For a secular country, Norway observes many religious holidays (and by “observe”, I mean get days off work). Spring is full of holidays – religious and otherwise, including 1 May (international labour day), Ascension Day and Whit Monday. But the most important of all is 17 May.

17 May

Bigger than Christmas, New Year and your birthday, it’s Syttende mai – Constitution day. Everyone dresses up – most wear a bunad (national costume), and there are parades through every city, town and tiny outpost. Nothing military about the parades; Syttende mai is for children. School by school, children march, sing, wave flags and shout hip hip hooray!

Anywhere two or more Norwegians are gathered, Syttende mai is celebrated: In London and Dubai, in Australia and New Zealand, from Vancouver to Montreal, in several US cities, including New York, Washington DC, Seattle, San Francisco, LA, San Diego and in Texas, Louisiana, Alaska and of course in Minnesota. Many foreign cities have had elaborate celebrations since the 1800s.

Neither rain, snow nor freezing hail storms can stop the Syttende mai celebrations. Up here, there’s no such thing as bad weather, only inappropriate clothes. On Syttende mai, no one is deterred; everyone is out.

The Oslo parade makes a short stop at the Royal Palace, where King Harald, Queen Sonja and their children stand on the balcony for hours, waving and smiling to everyone. Lively, yet peaceful; not a weapon in sight.

17 May and the russ

Livelier still are the russ – the high school graduates. They wear red overalls and red hats with tassels, whistles and wooden whips, and hand out their mock (naughty) business cards.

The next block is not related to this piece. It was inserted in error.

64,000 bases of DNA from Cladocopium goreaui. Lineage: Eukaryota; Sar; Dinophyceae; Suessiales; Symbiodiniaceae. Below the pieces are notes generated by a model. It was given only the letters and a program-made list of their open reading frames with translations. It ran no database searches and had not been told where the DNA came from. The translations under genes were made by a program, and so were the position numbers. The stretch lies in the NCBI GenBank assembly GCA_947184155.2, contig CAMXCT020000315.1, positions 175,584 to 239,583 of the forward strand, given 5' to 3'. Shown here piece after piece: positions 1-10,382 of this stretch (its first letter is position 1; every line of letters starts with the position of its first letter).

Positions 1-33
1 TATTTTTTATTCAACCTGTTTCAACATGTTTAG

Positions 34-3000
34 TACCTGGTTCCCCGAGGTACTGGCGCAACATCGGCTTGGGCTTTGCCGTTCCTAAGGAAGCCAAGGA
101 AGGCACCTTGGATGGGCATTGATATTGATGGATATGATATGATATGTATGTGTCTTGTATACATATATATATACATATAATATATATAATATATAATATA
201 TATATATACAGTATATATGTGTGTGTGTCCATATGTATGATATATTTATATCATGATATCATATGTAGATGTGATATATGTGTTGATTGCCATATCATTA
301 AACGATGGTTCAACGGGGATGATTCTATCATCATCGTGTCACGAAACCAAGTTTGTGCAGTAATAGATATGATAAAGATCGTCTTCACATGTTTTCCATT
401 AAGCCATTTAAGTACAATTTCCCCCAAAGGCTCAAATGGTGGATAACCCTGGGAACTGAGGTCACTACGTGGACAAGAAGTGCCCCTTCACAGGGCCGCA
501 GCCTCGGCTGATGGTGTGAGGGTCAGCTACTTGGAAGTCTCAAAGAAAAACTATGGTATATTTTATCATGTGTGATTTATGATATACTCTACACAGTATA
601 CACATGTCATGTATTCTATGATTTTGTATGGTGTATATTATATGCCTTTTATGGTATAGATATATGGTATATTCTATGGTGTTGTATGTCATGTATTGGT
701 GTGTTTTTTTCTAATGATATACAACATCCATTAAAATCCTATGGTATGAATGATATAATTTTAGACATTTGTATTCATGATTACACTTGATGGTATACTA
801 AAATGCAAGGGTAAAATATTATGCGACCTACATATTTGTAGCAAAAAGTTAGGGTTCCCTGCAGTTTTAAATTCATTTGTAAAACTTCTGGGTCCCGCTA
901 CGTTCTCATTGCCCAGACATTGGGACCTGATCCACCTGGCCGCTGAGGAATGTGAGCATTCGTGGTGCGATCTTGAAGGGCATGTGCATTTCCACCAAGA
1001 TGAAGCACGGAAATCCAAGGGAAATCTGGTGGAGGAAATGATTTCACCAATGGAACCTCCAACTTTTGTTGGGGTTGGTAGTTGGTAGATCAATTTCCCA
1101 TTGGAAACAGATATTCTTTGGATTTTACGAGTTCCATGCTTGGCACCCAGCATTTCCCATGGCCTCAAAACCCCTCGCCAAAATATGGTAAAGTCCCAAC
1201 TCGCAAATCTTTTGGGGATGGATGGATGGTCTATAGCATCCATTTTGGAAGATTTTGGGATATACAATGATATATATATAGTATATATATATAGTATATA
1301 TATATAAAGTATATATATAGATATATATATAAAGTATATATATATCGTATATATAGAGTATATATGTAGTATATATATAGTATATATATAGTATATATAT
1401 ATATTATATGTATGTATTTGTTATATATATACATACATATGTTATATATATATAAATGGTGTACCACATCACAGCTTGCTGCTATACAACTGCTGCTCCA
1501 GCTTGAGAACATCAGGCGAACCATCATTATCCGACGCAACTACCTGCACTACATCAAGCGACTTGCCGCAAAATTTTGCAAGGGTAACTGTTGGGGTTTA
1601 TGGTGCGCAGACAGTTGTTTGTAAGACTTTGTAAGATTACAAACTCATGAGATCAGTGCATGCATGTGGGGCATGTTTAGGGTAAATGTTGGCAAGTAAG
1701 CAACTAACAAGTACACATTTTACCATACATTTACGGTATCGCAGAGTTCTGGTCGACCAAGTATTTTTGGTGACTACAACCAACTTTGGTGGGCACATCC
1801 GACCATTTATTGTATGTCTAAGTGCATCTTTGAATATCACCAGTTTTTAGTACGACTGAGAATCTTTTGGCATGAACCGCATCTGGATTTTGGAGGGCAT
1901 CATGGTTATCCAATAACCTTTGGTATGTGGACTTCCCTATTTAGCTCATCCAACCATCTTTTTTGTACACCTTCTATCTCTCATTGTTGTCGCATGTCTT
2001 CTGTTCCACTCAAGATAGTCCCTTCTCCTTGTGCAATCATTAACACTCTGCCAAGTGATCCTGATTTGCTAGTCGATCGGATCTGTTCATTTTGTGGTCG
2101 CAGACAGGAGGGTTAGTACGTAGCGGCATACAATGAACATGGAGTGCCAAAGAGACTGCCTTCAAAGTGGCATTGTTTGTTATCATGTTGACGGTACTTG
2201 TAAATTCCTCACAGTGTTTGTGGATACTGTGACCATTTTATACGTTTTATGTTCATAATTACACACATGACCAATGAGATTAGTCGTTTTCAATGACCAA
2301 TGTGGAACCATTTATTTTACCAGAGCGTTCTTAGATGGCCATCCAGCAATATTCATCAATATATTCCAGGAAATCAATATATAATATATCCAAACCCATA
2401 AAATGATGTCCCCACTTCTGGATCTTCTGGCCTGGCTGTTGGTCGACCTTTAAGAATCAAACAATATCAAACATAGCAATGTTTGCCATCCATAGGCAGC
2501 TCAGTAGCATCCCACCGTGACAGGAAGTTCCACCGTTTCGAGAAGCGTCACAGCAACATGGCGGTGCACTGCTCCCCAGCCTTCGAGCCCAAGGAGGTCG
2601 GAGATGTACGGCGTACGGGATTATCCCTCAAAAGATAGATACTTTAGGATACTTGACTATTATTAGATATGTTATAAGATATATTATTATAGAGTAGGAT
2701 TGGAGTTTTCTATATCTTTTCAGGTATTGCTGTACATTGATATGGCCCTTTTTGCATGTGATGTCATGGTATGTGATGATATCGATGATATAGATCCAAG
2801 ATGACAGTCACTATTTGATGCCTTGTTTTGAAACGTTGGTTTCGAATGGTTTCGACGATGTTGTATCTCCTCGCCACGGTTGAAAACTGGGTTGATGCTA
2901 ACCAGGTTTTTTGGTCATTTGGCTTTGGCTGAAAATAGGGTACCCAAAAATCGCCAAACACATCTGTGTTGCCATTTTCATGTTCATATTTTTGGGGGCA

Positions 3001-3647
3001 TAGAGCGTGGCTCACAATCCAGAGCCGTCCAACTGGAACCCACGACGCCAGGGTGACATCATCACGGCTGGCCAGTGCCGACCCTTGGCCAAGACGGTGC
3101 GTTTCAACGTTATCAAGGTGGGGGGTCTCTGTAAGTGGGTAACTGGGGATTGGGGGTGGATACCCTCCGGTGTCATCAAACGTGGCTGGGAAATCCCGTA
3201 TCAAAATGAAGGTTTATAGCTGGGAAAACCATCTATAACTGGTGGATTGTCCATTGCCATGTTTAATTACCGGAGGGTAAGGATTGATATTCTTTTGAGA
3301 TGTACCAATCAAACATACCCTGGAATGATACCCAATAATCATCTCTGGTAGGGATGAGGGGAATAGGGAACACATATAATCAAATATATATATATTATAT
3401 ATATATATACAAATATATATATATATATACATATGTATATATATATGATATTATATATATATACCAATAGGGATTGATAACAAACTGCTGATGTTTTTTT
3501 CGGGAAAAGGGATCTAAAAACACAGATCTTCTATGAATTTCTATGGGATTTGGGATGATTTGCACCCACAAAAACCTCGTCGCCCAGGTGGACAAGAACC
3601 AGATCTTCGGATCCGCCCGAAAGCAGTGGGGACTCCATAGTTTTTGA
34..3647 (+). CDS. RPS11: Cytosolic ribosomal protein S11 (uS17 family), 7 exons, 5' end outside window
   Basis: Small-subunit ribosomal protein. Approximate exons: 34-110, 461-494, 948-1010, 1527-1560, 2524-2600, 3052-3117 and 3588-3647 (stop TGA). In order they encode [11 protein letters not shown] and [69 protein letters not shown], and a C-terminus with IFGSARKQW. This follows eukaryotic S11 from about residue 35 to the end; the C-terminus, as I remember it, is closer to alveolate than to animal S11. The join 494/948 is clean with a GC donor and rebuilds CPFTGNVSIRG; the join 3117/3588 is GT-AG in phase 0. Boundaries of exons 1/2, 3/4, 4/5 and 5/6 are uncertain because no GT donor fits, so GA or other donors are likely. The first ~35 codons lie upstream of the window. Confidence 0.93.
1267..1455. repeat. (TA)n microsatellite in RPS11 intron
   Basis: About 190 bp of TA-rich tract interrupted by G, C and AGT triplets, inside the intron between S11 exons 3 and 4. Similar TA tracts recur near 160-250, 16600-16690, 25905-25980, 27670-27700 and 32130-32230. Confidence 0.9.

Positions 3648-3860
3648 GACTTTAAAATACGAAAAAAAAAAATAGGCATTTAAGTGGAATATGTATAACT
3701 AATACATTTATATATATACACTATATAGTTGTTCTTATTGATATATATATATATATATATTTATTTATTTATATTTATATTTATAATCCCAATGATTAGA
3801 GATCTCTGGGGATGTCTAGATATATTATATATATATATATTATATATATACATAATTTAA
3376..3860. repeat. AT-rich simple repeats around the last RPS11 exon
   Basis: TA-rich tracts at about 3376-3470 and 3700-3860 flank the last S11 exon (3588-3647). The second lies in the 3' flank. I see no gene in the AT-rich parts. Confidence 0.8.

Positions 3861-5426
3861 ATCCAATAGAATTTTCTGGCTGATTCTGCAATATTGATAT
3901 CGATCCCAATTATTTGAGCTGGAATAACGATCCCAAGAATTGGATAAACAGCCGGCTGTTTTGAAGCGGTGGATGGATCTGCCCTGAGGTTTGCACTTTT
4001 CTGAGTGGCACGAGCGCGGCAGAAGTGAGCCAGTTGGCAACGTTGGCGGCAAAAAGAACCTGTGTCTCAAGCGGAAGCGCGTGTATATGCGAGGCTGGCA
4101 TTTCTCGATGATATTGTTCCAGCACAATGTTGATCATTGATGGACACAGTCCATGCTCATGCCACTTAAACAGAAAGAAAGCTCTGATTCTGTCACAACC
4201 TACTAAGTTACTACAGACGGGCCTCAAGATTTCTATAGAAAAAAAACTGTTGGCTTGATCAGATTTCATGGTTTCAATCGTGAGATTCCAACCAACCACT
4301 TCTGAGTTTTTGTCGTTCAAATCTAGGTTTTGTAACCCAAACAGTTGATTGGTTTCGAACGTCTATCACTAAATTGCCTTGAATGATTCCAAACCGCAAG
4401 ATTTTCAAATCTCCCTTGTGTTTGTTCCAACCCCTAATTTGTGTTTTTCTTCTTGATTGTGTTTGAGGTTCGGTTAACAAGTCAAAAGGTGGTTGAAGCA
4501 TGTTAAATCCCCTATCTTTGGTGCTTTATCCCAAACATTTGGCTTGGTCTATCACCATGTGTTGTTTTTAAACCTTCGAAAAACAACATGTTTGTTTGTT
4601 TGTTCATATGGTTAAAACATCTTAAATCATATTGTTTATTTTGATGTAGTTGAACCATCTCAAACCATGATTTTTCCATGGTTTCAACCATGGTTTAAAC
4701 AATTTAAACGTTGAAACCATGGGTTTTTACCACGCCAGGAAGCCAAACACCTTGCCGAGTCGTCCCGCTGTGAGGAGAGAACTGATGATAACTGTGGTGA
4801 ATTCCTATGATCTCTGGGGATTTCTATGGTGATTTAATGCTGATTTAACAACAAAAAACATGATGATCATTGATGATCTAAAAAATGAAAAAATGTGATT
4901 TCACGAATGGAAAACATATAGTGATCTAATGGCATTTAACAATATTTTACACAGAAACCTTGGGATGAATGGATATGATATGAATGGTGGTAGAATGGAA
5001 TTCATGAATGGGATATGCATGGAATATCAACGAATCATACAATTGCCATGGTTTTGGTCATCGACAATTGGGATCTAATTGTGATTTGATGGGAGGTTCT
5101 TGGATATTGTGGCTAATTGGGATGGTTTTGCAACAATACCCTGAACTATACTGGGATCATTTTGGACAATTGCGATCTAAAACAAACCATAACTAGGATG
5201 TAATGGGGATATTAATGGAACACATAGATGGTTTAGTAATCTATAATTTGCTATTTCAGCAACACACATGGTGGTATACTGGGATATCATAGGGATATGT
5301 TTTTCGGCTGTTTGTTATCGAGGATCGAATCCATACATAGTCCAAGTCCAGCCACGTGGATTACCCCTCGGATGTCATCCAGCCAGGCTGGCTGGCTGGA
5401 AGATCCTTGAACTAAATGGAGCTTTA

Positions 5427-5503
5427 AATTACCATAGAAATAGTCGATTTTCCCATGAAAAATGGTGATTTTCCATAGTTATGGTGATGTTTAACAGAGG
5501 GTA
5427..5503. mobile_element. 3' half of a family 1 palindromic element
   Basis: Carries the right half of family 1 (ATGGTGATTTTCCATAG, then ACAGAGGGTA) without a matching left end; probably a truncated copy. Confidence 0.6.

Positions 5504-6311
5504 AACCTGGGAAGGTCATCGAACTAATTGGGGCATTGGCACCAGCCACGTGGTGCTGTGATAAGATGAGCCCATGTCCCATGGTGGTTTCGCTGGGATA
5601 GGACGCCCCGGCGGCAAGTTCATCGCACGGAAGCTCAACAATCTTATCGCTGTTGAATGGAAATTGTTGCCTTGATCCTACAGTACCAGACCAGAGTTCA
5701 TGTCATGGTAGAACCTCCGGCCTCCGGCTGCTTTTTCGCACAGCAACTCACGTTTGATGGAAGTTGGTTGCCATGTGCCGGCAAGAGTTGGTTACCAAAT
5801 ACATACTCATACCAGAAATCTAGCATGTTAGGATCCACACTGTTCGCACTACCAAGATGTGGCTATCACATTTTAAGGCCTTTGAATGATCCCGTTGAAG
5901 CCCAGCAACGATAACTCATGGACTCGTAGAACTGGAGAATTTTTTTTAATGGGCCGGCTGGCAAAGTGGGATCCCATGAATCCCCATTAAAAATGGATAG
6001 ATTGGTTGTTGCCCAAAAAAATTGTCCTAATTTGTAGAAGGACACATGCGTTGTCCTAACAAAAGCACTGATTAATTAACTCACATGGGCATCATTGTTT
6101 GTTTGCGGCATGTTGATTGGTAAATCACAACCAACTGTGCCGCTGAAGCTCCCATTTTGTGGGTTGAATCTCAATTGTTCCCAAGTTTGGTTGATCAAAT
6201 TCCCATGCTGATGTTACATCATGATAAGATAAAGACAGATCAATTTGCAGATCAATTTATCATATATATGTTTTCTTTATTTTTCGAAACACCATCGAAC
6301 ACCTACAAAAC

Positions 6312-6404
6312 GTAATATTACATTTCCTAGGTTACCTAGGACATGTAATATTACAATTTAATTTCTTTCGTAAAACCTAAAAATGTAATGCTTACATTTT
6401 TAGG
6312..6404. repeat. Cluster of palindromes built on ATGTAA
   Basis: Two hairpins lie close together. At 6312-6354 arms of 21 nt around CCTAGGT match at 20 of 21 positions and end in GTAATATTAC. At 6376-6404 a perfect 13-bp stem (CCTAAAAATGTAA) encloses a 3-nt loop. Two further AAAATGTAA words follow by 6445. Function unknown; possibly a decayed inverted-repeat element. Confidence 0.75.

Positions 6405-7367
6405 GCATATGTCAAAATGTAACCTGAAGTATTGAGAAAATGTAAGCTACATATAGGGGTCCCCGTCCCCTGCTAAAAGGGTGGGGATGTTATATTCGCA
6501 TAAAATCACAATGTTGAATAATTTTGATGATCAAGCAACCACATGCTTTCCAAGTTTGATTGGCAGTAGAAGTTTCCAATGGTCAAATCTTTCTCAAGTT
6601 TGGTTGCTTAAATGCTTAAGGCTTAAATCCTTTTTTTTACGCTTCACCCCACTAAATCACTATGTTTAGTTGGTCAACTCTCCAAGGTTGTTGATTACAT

May 17th 2007

The overalls have likely been worn for 2 – 3 weeks and not been washed (if you’re caught washing your overalls, you have to cut off a trouser leg). Also, chances are the russ are pretty drunk – from beer and lack of sleep. The period between 1 May – 17 May is called the russetid. For most, it’s one long period of debauchery; a continuous party with sex, beer and rock’n’roll.

During the russetid, you collect souvenirs – “knots” in the tassel of your hat – according to mad little challenges you undertake. The traditional ones, first introduced in the 1940s, were relatively innocent. For each night spent awake, you got to tie a knot in your tassel. A reprimand by a police officer gave you the right to tie a match in your tassel and if you kissed the police officer, you earned a seigmann (man-shaped, sugar-coated jelly sweet). Drinking 24 bottles of beer in 24 hours gave you a bottle cap. All sweet and innocent like.

Over time, the challenges have become ever more creative, irreverent and controversial. If you’re the sober type, you can earn:

  • a button – for participating in the annual russ humanitarian activities
  • a lollipop – for handing out your cards to children in hospitals (kids love collecting these cards)
  • a piece of bread – for wearing bread as shoes for an entire day

Geir Halvorsen

For the rest, well, I’ll keep it relatively civilised, but if you’re easily offended, you may want to stop reading here. If not, well, here are a few of the 100 official knots for Oslo’s russ in 2011:

You’ve earned the right to wear in your tassel:

  • a ruler – for spending an entire class period underneath your desk
  • a Monopoly note – for pole dancing on a bus, tram or metro for at least 5 minutes
  • a chapstick – for making out with at least 10 people AND get their autograph and phone number
  • a pine cone – for having sex with a fellow russ outdoors
  • a wine cork – for drinking a bottle of wine in 40 minutes
  • a small flower – for teaching sex education to freshies (10th graders), physically demonstrating the motions
  • a pornographic picture – for answering every question from the teacher by reading from a porn mag
  • a g-string – for running through the teacher’s lounge in your undies
  • a plastic spoon – for sneaking into the bedroom of a friend’s mum or dad, get into their bed, wake them up and say thanks for last night

Yeah. It only gets worse, so I think I’ll stop here, folks.

This is an excerpt – updated – of this article on Boots’n’All.